The nation’s 67,000 pig farmers today placed a full-page, paid advertisement in the Wall Street Journal that addresses Subway Restaurants’ decision concerning antibiotic use in food animals.
Subway, the largest restaurant chain in the U.S. in terms of outlets with 27,000 locations, has announced a 10-year plan to stop serving meat from animals that have been treated with antibiotics.
The ad is directed at Subway management team and franchisee owners and states that Subway’s policy decision “could put our food system in jeopardy.”
“We believe a move to no antibiotics of any kind – Subway’s position – could leave livestock without access to animal health medicines and could result in the unnecessary suffering or death of such animals,” the ad says.
Subway’s announcement goes beyond similar announcements, such as the plan announced by McDonald’s to stop using meat from chickens that have been treated with antibiotics that are used in human medicine. Subway’s intent is to eventually source beef, pork, chicken and turkey exclusively from animals that have never been treated with antibiotics.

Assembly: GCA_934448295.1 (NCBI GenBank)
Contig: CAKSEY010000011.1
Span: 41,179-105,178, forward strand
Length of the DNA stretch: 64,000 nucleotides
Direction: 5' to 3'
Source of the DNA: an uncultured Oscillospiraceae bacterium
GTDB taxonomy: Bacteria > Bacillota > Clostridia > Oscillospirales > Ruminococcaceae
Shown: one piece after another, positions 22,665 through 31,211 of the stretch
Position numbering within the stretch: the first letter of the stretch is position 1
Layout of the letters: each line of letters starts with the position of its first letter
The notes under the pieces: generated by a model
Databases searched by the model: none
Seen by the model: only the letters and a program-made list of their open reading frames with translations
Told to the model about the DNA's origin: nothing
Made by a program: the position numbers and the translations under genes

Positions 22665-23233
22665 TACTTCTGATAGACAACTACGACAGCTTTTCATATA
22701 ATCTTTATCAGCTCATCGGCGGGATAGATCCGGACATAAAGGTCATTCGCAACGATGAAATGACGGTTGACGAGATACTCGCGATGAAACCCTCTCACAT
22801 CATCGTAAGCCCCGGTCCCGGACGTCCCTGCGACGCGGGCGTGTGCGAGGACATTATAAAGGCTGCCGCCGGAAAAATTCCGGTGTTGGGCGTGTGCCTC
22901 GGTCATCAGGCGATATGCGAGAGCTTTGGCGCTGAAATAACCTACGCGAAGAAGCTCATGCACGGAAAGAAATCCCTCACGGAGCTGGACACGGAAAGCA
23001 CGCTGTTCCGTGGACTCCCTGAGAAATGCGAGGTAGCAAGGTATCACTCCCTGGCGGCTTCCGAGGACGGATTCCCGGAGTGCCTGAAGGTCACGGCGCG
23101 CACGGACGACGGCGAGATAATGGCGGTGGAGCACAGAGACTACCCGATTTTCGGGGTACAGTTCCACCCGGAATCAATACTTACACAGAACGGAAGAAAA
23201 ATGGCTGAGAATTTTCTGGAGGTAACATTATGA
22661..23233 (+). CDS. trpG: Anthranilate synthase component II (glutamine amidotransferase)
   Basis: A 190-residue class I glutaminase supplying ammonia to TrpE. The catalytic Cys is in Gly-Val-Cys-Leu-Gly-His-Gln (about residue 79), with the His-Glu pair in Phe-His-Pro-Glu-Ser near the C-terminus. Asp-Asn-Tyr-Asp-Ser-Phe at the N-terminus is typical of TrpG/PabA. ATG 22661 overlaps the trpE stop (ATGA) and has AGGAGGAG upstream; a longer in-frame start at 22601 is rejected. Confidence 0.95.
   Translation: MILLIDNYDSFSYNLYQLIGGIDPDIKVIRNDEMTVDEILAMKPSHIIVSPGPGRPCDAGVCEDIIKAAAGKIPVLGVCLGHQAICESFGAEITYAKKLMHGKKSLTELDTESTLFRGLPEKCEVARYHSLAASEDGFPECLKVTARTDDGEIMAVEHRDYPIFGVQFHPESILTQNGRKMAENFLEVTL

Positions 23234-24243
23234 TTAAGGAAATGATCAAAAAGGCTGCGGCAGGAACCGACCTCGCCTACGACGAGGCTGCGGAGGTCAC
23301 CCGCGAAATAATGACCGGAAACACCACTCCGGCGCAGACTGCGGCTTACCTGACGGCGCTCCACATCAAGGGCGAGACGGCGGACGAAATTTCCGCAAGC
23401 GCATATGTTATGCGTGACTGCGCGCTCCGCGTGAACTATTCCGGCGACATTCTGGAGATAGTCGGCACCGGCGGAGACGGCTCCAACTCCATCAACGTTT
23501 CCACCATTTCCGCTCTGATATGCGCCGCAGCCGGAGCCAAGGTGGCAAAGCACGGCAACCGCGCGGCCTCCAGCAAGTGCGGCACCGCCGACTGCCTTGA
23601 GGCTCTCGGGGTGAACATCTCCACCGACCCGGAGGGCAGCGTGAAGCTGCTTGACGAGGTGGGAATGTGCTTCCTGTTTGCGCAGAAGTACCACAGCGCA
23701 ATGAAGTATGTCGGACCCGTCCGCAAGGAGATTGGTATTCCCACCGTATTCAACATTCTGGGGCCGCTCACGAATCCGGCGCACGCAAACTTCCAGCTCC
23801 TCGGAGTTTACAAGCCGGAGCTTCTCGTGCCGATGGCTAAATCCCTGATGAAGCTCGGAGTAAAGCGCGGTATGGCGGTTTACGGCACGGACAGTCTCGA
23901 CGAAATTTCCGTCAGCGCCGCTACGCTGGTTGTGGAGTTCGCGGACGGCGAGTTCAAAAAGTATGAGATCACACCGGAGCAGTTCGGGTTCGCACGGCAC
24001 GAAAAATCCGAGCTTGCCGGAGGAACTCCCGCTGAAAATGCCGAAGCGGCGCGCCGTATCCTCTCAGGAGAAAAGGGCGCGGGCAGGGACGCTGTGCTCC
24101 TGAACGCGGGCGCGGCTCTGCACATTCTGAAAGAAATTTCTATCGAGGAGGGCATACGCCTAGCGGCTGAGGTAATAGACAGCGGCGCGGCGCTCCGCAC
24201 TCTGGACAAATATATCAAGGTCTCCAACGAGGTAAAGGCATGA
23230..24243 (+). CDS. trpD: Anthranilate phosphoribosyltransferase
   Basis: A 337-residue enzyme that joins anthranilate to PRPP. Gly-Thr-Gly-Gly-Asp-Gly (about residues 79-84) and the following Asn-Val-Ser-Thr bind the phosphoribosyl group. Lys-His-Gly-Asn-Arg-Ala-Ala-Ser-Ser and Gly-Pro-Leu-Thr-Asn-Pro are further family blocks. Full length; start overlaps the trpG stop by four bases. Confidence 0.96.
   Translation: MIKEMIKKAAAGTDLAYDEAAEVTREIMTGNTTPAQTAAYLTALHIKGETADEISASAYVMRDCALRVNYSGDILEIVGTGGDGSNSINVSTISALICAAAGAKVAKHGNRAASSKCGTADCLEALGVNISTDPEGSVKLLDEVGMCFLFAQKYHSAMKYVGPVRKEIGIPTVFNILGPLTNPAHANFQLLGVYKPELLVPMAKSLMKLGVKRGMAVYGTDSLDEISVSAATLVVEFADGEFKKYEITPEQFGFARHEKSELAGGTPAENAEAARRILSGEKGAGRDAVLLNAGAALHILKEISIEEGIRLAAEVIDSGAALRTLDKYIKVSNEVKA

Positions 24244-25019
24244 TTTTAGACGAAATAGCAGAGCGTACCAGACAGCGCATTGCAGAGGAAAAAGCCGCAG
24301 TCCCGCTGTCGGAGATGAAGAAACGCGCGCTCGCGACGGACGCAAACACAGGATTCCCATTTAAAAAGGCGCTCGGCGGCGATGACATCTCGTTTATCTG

Animal antibiotics must be used responsibly to minimize agriculture’s contribution to antibiotic resistance. But much of the current discussion about antibiotic use is highly polarized, pitting commercial interests against public health interests. Preventing disease and treating sick animals through the responsible use of antibiotics is the ethical thing to do.
America’s hog farmers are asking Subway to meet with them to consider a more balanced approach.